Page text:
The business owner market can be both a rewarding and vexing undertaking. Most seasoned producers recognize that the principal share of an owner’s net worth can be tied up in the business. For this reason, these assets represent the primary way to help an owner meet his or her business, retirement and estate planning goals. While it is relatively easy to identify these objectives, it is less obvious how to help the business owner bring these goals to fruition.
This opportunity soon proves elusive and becomes much like the proverbial double-edged sword. The number of lucrative sales possibilities tempts the producer to offer a plethora of seemingly viable solutions. The result–too many solutions–leads to resistance and inaction on the part of business owner clients.
While the desire for effective planning solutions exists, business owners have little patience for multiple shortsighted solutions that serve to complicate, rather than simplify their busy lives. The lack of a straightforward, targeted approach will keep them perpetually stuck on the tipping point between inaction and action.
The key is to assist business owners in attaining their planning needs with a solution that can be leveraged to reach their personal goals. Unfortunately, conventional approaches offer something less than a complete solution.
Hazards of traditional techniques
Traditional buy-sell planning typically involves a cross-purchase, stock redemption or trusteed arrangement. While each can be effective in transferring a business interest, these techniques are also encumbered by drawbacks that may lead to unfavorable tax treatment or prove unwieldy in application.
Redemption plans have the benefit of one policy per owner, all controlled and owned by the business. Yet these arrangements often fail to allocate a full increase to the survivors’ basis. Even flow-through entities, such as S corporations, may fall short of providing a full increase in basis to the extent that insurance proceeds are allocated to the deceased owner’s interest.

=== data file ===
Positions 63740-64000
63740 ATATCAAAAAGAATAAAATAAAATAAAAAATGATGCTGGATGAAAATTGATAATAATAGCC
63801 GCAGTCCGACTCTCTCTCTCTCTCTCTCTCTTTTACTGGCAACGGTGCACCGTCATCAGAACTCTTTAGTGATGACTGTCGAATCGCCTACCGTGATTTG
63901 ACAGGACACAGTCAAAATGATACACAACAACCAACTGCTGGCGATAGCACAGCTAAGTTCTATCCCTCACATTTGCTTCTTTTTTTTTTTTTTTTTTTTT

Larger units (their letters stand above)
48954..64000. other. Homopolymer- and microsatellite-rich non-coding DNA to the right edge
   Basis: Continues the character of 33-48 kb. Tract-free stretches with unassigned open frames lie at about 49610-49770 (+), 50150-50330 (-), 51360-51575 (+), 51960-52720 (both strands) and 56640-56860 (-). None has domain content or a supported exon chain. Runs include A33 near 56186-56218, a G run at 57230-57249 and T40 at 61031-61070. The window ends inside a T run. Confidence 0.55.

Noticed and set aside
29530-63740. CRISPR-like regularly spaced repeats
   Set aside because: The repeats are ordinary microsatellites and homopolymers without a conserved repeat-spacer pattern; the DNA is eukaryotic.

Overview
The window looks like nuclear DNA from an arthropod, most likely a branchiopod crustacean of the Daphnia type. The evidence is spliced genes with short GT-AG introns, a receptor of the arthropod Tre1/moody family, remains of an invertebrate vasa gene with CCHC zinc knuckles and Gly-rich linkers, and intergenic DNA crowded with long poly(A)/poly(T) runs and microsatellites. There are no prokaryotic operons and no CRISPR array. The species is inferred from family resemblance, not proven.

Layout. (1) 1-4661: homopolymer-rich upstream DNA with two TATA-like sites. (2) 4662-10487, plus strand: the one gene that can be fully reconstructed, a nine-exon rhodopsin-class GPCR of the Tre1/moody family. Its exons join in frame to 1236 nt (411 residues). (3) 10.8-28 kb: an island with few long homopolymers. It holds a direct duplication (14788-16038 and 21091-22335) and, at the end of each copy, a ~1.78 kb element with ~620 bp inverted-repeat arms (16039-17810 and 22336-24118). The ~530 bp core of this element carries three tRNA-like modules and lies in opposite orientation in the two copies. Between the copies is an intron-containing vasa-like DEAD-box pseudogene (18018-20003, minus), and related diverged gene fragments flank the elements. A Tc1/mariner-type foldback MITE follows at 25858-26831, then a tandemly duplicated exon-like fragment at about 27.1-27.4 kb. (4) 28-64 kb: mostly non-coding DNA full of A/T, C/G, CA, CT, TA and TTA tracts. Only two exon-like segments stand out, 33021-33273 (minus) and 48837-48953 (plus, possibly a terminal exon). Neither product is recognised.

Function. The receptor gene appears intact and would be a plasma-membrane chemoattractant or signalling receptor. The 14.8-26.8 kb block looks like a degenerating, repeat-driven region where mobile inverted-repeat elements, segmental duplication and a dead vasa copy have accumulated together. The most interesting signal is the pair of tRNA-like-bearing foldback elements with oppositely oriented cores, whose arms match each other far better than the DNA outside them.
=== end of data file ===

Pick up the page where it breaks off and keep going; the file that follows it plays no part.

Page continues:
Another possible drawback is the alternative minimum tax, which may adversely impact the treatment of death proceeds in a C corporation. Moreover, a transfer of policies to corporate shareholders at retirement may have adverse tax consequences while the “attribution” rules can generate unforeseen estate planning issues.
Cross-purchase plans contain their own shortcomings. The technique allocates a full step-up in basis to the survivors, although younger and healthier owners pay more than their proportionate share of premiums, since they own life insurance on the older and less healthy partners.
Also, because each owner must own a policy on the others, multiple polices can prove unwieldy if the business has more than two owners. Finally, since the company will have no direct control over the life insurance, the policies are not a balance sheet asset of the company.
Trusteed buy-sell strategies, often offered as an alternative to the other techniques, contain latent transfer for value issues upon the transfer of the deceased’s ownership interest to survivors.
The inconvenient truth is that none of these solutions may fully address the needs of the modern business owner. What’s needed is a strategy that preserves the best traits of these solutions, while meeting the owner’s retirement and estate goals.
The challenge is to transform inaction into action by moving business owners beyond their tipping point with a focused and elegant strategy. The business continuation retirement partnership (BCRP) may represent just such a solution.
The tipping point solution
The Structure. Using a BCRP, the owners enter into a typical wait-and-see agreement with the primary business entity. This is accomplished by giving the first option to purchase the deceased’s shares to the business. The surviving owners can then purchase the remaining interest. The company retains the ultimate obligation to redeem un-purchased shares.
The surviving shareholders must have an option, but not the obligation, to purchase the ownership interest. If these owners have a legal obligation to purchase the deceased interest and fail to do so, then the corporation’s purchase would be treated as a dividend to the survivors because the corporation would be deemed to have discharged their obligation.
A general partnership or LLC taxed as partnership will act as owner, premium payer, and beneficiary of one policy on each business owner. Note: A partnership formed solely to hold the policies may not pass IRS scrutiny as it relates to a valid business purpose. Consequently, only an otherwise valid partnership should be used for this technique. Fortunately, many business owners use partnership entities for real estate ventures, lease-back arrangements and other investment purposes.
The partnership agreement provides that upon the death of a partner, the deceased owner’s interest in the partnership is transferred to the BCRP. The partnership will then pay the deceased partner’s estate an amount equal to the deceased’s partnership interest, including the deceased’s share of the value of life insurance policies on the survivors.